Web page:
A Business Technology Place

The data we see

What we see

When I was an intern in college I worked as a desktop service technician for computer support. I remember an internal financial auditor on the fourth floor of my building that I would occasionally help. Reese was much older than me, but took time to talk to me about life as I fixed his computer. I wish I would have appreciated it more at the time, but I was young and learning my way in a corporate environment.  I thought about him recently because the world of auditing and compliance is changing rapidly in the areas of security and availability of data. While Reese was making sure our company followed GAAP for our financial books I wonder what he would think about compliance controls for information security.

Our news feeds are filled with incidents, thefts, and breaches of company assets involving personal and protected information. A whole new generation of auditors is here to check compliance with controls for how we protect data like credit card numbers, health records, and education records. Identity thieves and hackers have created a gold-rush in recent years to steal data bits that when assembled correctly tell them about you and me. Digital gold.

What we do with it

Today, I have to answer the auditor’s questions about controls in the audit. Unlike my time with Reese, I’m no longer part of the auditor’s day to fill time with a nice break and chit-chat. When I am answering an audit, I often try to really understand the basis of a control or as I as the “spirit” of what the control is trying to achieve (auditors don’t always like this, they’re often a bit stiff).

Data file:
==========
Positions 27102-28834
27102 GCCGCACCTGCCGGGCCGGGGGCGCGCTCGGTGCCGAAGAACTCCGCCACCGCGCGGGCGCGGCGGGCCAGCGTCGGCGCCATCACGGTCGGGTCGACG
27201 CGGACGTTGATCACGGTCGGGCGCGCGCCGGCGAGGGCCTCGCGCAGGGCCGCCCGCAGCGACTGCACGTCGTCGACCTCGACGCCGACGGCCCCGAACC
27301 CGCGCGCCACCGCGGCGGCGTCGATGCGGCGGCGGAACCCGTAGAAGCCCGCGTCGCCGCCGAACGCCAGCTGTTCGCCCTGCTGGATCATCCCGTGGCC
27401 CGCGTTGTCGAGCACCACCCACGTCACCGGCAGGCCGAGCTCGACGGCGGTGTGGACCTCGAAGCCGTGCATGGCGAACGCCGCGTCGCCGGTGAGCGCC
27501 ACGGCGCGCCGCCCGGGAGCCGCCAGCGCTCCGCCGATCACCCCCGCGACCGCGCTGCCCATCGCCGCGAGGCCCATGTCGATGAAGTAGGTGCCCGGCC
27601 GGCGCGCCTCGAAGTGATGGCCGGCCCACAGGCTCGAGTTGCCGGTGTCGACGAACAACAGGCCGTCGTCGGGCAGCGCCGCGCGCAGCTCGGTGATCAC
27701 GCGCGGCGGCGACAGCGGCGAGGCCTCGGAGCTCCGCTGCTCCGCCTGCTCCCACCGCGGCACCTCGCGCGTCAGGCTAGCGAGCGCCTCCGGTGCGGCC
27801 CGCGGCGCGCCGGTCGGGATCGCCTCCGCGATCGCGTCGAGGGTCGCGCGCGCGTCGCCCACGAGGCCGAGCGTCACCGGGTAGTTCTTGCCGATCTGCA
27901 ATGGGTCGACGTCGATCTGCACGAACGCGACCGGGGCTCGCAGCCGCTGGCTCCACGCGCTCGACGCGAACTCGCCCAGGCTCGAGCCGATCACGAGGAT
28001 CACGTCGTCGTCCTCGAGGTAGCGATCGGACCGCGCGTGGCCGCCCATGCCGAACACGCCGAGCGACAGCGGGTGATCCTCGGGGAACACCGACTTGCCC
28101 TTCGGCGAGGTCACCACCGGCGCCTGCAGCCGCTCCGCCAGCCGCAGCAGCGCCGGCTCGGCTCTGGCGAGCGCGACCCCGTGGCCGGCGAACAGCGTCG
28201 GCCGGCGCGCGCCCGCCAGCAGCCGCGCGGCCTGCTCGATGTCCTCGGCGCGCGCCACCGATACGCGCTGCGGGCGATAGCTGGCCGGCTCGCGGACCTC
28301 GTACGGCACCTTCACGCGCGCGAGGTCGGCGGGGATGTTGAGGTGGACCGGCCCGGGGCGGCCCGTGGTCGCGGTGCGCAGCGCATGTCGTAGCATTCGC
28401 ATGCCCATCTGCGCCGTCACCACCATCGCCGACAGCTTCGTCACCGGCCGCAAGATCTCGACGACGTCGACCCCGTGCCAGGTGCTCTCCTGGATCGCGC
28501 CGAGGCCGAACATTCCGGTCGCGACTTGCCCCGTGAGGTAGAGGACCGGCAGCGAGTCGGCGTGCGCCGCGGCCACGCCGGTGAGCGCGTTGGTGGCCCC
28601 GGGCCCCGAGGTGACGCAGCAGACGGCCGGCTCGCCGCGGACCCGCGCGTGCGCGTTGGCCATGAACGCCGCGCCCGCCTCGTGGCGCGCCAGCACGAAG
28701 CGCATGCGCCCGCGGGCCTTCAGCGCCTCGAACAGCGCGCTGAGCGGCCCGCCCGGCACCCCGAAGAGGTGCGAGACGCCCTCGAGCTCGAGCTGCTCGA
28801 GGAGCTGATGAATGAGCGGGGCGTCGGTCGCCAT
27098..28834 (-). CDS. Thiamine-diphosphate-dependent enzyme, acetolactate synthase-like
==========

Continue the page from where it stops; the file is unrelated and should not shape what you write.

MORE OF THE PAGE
But here’s my take. The essential question behind the myriad of compliance controls is “what do we do with and how do we protect the data we see in our jobs?”  The intention of the controls is to modify our behaviors to take greater care of the data we see. To do this we have to modify our behavior to treat the data we see like our personal accounts. That means we have to consider who has access to the data. We have to consider the classification of the data we see (confidential, private, restricted, public, etc.) and take action to protect the data in storage and transit.

Thieves rely on our inconveniences to be successful. Restricting access to data in storage and transit is rarely convenient. It requires we think, classify, and take action. It could mean we need to password protect a file, use a secure site for sending a file to a customer, or check to make sure the network folder is only accessible to people in our immediate workgroup. But it doesn’t stop there; sometimes we need to challenge people asking for information.  Tailgating and phishing are made possible because it is uncomfortable for us to challenge people.

Behaviors worth changing

One thing is certain. We are stewards of the data we see each day. Our customers expect us to treat the data with confidentiality and care as if it were own personal data. Forming good habits in data security is worth a little bit of hassle. So here are some practical steps I can offer to help us be better stewards of the data we see each day at work: